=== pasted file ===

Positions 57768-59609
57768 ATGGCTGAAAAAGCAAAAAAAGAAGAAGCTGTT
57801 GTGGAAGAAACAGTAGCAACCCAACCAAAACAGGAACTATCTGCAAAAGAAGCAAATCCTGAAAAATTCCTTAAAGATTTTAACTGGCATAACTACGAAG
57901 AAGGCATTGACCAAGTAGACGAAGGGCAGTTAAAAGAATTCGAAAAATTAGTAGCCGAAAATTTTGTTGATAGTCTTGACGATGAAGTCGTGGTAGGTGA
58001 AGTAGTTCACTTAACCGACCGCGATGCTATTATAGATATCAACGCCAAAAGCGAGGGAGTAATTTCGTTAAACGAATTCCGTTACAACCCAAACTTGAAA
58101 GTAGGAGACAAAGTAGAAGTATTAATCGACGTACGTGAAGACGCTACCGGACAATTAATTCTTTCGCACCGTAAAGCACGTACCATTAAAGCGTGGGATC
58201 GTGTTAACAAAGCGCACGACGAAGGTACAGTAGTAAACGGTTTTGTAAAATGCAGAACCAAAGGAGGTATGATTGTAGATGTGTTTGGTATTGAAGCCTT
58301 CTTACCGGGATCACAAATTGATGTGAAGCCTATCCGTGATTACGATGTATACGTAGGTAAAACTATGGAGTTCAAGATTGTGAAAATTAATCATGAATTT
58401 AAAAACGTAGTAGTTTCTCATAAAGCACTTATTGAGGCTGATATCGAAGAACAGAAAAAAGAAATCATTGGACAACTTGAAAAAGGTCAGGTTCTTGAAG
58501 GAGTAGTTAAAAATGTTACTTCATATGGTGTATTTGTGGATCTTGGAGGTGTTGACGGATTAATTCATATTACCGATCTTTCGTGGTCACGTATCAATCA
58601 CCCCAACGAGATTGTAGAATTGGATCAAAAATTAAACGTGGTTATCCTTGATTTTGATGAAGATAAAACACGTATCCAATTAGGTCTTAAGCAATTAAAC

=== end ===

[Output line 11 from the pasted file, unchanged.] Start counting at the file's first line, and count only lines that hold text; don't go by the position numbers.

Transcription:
58601 CCCCAACGAGATTGTAGAATTGGATCAAAAATTAAACGTGGTTATCCTTGATTTTGATGAAGATAAAACACGTATCCAATTAGGTCTTAAGCAATTAAAC